Ghostbusters II

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Ghostbusters II
Ghostbusters ii poster.jpg
Theatrical release poster
Directed by Ivan Reitman
Produced by Ivan Reitman
Written by
Starring
Music by Randy Edelman
Cinematography Michael Chapman
Edited by
Production
company
Distributed by Columbia Pictures
Release date
  • June 16, 1989 (1989-06-16)
Running time
108 minutes
Country United States
Language English
Budget $37 million
Box office $215.4 million[1]

Ghostbusters II is a 1989 American supernatural comedy film directed and produced by Ivan Reitman, written by Dan Aykroyd and Harold Ramis and starring Bill Murray, Aykroyd, Sigourney Weaver, Ramis, Ernie Hudson and Rick Moranis. It is the sequel to the 1984 film Ghostbusters, and follows the further adventures of the three parapsychologists and their organization which combats paranormal activities.

Despite generally mixed reviews from critics, the film grossed $112.5 million in the United States and $215.4 million worldwide, becoming the eighth-highest-grossing film of 1989.

Plot[edit]

After saving New York City from the demi-god Gozer, the Ghostbusters—Egon Spengler, Ray Stantz, Peter Venkman, and Winston Zeddemore—are sued for the property damage they caused, and barred from investigating the supernatural, forcing them out of business. Ray owns an occult bookstore and works as an unpopular children's entertainer with Winston, Egon works in a laboratory conducting experiments into human emotion, and Peter hosts a pseudo-psychic television show. Peter's former girlfriend Dana Barrett has had a son, Oscar, with an ex-husband, and works at the Museum of Modern Art. After an incident in which Oscar's baby carriage is controlled by an unseen force and drawn to a busy junction, Dana turns to the Ghostbusters for help. Meanwhile, Dana's colleague Dr. Janosz Poha is indoctrinated by the spirit of Vigo the Carpathian, a powerful legendary sixteenth-century tyrant and magician trapped in a painting in the gallery. Vigo orders Janosz to locate a child that Vigo can possess, allowing him to return to life on the New Year.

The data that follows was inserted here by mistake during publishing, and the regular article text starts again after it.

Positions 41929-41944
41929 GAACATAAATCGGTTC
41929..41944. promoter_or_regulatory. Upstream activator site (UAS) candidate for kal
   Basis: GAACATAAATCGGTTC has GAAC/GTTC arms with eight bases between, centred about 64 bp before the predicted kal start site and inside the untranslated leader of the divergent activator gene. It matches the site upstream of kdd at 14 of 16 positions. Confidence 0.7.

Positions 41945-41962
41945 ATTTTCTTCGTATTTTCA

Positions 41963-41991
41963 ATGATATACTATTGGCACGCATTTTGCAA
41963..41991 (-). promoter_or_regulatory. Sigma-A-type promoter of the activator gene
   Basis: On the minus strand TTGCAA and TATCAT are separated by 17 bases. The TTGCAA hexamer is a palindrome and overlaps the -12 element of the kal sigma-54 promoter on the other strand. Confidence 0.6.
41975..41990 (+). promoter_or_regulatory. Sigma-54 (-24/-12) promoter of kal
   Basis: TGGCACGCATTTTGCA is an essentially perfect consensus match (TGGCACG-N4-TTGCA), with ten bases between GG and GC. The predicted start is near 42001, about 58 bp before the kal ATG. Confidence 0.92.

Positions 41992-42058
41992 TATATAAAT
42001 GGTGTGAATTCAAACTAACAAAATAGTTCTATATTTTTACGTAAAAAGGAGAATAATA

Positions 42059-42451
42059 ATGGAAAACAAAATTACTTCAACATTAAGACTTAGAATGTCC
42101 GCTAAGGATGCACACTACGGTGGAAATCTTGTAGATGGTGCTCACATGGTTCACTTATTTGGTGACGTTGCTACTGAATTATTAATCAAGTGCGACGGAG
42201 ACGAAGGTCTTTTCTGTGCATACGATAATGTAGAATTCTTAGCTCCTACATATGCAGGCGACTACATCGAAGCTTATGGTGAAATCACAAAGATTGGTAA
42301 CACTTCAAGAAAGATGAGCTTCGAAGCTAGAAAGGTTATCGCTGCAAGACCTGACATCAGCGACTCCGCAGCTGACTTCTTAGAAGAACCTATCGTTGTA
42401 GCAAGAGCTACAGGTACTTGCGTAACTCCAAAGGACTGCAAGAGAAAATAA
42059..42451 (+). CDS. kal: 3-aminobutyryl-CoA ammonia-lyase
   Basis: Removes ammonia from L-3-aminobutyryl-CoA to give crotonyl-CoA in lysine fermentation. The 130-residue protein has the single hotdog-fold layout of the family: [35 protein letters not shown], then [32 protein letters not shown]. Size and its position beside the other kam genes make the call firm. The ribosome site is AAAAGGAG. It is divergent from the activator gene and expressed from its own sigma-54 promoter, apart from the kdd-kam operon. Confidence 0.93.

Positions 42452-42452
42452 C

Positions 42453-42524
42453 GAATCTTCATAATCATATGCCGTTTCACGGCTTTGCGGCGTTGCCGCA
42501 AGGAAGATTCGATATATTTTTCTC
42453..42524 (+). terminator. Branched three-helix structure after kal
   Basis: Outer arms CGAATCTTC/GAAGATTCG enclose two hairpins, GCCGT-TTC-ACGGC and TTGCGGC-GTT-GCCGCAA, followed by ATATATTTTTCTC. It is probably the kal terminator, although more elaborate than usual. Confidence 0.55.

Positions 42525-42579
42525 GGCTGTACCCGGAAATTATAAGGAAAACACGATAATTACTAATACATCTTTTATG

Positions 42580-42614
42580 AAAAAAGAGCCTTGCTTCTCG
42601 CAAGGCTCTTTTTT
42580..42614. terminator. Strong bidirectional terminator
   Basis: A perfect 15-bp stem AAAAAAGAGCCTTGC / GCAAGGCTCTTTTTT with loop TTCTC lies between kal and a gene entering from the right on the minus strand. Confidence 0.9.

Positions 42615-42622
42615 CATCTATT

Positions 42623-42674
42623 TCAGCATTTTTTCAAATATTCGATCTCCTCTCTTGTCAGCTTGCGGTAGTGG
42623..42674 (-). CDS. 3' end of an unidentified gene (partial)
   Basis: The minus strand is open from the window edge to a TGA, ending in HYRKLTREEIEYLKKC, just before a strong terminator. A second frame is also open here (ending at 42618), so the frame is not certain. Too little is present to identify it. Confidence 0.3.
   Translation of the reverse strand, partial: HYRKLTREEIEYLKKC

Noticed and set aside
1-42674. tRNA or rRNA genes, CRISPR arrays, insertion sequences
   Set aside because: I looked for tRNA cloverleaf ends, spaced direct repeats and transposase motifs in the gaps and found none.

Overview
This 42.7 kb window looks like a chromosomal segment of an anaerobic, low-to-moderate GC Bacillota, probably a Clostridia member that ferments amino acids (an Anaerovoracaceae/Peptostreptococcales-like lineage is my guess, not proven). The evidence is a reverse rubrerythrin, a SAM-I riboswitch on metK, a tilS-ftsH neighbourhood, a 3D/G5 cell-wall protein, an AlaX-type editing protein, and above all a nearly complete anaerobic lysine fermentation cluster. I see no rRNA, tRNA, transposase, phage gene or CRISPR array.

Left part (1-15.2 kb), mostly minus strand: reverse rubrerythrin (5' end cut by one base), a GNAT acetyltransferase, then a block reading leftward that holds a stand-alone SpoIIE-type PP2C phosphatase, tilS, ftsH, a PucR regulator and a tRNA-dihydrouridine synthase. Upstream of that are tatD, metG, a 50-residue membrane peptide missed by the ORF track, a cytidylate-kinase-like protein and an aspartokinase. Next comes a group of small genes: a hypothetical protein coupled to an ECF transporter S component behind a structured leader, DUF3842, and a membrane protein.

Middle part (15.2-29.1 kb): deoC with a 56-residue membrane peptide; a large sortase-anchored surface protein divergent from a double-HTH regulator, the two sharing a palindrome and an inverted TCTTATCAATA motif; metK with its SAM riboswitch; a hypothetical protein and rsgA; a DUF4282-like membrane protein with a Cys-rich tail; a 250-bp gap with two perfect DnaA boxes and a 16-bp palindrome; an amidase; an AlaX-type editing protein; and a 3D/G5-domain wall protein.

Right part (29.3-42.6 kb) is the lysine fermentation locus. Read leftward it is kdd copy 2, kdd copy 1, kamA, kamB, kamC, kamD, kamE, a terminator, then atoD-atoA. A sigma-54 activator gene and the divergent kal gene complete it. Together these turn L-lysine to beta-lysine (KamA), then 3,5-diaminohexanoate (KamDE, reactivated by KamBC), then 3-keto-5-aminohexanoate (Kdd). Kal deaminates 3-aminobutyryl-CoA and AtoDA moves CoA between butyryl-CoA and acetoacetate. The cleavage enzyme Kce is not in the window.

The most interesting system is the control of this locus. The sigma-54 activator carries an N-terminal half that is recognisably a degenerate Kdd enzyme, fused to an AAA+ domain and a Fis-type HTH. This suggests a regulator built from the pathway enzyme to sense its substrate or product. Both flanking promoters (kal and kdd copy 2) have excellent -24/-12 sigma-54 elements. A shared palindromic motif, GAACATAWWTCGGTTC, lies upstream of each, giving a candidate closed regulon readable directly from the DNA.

The Ghostbusters' investigation leads them to illegally excavate First Avenue at the point where the baby carriage stopped. Lowered underneath, Ray discovers a river of pink slime filling the abandoned Beach Pneumatic Transit line. Attacked by the slime after obtaining a sample, Ray accidentally causes a citywide blackout, and the Ghostbusters are arrested. They are found guilty of investigating the supernatural, but before they can be taken away, the slime taken as evidence reacts to the judge's angry outburst and explodes, releasing two ghosts who were murderers that the judge had executed that proceed to devastate the courtroom. The Ghostbusters imprison the ghosts in exchange for the dismissal of all charges and that they be allowed to resume their Ghostbusting business.

Later, the slime invades Dana's apartment and attacks her and Oscar. She seeks refuge with Peter, and the two begin to renew their relationship. Investigating the slime and Vigo's history, the Ghostbusters discover that the slime reacts to emotions, and suspect that it has been generated by the negative attitudes of New Yorkers. While Peter and Dana have dinner together, Egon, Ray, and Winston explore the underground river of slime. While measuring the depth, Winston gets pulled into the flowing river, and Ray and Egon jump in after him. After they escape back to the surface Ray and Winston begin arguing, but Egon realizes that they are being influenced by the slime, so they strip off their clothes. They also learn the river is flowing directly to the museum.

The Ghostbusters go to the mayor with their suspicions, but are dismissed; the mayor's assistant, Jack Hardemeyer, has them committed to a psychiatric hospital to protect the mayor's interests as he runs for governor. Meanwhile, a spirit resembling Janosz kidnaps Oscar from Peter's apartment, and Dana pursues them to the museum alone. After she enters, the museum is covered with a barrier of impenetrable slime.

New Year's Eve sees a sudden increase of supernatural activity as the slime rises from the subway line and onto the city streets, causing widespread paranormal activity with ghosts attacking citizens. In response, the mayor fires Hardemeyer and has the Ghostbusters released. After heading to the museum, they are unable to breach the power of the slime barrier with their proton packs. Determining that they need a symbol of powerful positivity to rally the citizens and weaken the slime, the Ghostbusters use positively-charged mood slime, and a remix of "Higher and Higher" to animate the Statue of Liberty and pilot it through the streets before the cheering populace. As they arrive at the museum, the slime begins to recede and they use the Statue's torch to break through the museum's ceiling to attack Vigo and Janosz.